"By" in sign language

Like most prepositions, ASL has its own grammar that it's not possible to translate word-to-word from an English preposition into ASL.

The tiny English preposition "by" means near, beside, past, or aside. Let's see some examples of sentences what ASL glosses are used in.

By as in past

When your friend rides by on her bike, she passes close to you. Use a classifier phrase. :o

This is an example of a classifier phrase. Note that it would be grammatically inflected, depending on the subjects/objects.

By as in near

Use "NEAR" for some cases or use classifiers in other many cases.

By as in 'not later than' or 'at or before'

"She had promised to be back by five o'clock." Use BEFORE.

By as in during

"We studied by night and rested by day." Use DURING.

By as in beside or aside

A more old-fashioned way to use the word is to mean "aside" or "in reserve," as when your aunt puts some homemade pickles by so she can eat them all winter.

In conformity with

"I refuse to live by their rules." Use "FOLLOW".

By used to show how something is done

"We entered by the front door." Use THROUGH.

"He learned English by listening to the radio." Use "conjunction-HOW" with the raised eyebrows. ASL translation glossed as "IX1 LEARN+ ENGLISH /\HOW/\ HEAR++ fs-RADIO."

Others

"We're reading some books (written) by Paddy Ladd." ASL translation glossed as "NOW WE READ++ BOOK /\THAT/\ IX-book fs-Paddy fs-Ladd WROTE."

"The book was translated by Ms. Dolby." ASL: "/\BOOK/\ IX-book IX1 [name sign or fs-Dolby] TRANSLATE++." Or, use a rhetorical question as follows: "/\BOOK/\ IX-book /\rq-WHO TRANSLATE++/\ fs-Dolby."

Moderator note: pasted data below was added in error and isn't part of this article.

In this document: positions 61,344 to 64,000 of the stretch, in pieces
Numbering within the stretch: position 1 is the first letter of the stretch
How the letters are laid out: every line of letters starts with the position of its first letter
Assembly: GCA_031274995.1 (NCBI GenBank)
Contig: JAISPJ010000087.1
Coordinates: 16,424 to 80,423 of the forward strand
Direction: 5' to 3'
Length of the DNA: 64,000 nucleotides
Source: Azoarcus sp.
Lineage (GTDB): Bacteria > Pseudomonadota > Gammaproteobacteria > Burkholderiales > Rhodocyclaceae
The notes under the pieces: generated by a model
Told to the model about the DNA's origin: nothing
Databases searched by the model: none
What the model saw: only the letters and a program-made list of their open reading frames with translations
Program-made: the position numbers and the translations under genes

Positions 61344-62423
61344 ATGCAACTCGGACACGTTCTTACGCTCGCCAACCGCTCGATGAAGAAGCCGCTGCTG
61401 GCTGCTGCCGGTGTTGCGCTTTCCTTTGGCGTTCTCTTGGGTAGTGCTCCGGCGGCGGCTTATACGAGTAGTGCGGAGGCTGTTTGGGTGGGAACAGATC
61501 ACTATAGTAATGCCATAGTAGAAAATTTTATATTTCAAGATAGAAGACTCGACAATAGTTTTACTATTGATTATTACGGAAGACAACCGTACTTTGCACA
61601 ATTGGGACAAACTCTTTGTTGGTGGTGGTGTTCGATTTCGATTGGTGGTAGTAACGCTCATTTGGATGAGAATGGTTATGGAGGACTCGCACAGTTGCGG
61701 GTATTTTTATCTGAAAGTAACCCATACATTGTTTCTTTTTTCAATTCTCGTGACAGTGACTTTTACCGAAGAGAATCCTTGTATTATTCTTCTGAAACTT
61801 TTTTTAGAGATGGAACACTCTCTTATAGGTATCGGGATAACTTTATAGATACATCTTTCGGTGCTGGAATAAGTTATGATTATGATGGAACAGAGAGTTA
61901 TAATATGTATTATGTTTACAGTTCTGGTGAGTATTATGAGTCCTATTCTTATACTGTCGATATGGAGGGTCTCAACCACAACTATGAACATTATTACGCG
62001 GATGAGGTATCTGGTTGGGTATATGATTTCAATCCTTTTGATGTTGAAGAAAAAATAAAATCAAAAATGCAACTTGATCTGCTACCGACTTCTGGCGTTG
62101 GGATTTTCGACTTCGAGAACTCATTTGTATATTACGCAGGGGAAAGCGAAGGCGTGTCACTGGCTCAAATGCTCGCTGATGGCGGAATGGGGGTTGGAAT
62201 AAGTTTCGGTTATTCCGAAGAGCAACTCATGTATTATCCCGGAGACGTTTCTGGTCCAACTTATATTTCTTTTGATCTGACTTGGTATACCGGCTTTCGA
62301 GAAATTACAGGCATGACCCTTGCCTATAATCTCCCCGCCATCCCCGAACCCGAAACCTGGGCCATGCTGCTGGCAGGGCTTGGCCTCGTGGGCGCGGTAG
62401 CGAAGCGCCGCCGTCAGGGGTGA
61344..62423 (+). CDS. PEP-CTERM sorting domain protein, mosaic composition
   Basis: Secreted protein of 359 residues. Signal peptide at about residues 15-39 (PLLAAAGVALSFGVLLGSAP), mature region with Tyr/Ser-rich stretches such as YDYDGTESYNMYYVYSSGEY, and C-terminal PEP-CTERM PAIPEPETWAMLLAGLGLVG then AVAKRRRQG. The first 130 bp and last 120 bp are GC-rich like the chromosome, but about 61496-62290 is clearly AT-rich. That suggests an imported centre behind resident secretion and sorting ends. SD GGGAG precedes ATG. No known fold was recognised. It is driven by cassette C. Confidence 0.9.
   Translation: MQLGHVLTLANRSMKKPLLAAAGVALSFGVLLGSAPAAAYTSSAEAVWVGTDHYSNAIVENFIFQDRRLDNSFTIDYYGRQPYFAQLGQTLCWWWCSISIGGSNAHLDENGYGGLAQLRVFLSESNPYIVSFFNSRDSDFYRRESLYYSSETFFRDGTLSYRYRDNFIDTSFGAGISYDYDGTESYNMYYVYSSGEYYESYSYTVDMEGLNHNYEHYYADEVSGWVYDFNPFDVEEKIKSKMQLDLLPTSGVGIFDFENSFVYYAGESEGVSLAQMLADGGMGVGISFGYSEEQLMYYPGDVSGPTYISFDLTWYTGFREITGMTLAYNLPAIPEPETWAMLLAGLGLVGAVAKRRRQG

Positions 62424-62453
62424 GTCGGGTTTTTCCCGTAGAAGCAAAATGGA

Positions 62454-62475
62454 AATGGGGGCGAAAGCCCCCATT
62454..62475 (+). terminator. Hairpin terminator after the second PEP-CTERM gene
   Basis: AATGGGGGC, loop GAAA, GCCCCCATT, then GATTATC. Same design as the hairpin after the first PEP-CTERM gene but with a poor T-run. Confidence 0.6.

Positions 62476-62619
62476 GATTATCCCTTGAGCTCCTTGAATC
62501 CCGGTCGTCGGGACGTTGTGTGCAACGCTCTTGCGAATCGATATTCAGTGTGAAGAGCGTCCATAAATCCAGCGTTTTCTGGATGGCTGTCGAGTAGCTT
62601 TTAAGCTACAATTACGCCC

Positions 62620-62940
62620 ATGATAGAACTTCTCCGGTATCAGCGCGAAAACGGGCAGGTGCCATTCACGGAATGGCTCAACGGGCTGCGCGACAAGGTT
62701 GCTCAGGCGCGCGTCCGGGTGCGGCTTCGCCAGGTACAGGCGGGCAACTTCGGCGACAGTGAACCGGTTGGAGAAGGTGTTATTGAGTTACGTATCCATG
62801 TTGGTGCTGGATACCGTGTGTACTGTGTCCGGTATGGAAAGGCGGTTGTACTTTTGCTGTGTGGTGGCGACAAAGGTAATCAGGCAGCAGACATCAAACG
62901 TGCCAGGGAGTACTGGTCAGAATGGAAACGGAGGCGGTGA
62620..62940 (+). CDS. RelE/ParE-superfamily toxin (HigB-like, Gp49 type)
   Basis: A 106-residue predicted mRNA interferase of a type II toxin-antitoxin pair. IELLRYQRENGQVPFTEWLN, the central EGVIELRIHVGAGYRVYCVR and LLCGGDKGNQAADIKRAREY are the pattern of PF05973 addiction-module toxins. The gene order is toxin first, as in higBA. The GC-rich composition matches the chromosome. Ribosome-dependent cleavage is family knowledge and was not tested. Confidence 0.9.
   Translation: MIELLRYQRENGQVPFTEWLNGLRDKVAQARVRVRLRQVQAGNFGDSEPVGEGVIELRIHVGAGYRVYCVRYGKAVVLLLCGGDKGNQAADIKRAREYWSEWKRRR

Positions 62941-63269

"The English were conquered by the Normans in 1066." Another example, "The temperature is controlled by a thermostat." These English sentences use passive verb forms. In ASL translation, use active voice.

Phrase: by the time

Used for saying what has already happened at the time that something else happens.

Example: "By the time we arrived, the seats were already full." Use "THAT TIME" in ASL sentence glossed as "/\THAT TIME WE ARRIVE/\, SEAT++ ALREADY FULL."

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ASL has its own grammar and structure in sentences that works differently from English. For plurals, verb inflections, word order, etc., learn grammar in the "ASL Learn" section. For search in the dictionary, use the present-time verbs and base words. If you look for "said", look up the word "say". Likewise, if you look for an adjective word, try the noun or vice versa. E.g. The ASL signs for French and France are the same. If you look for a plural word, use a singular word.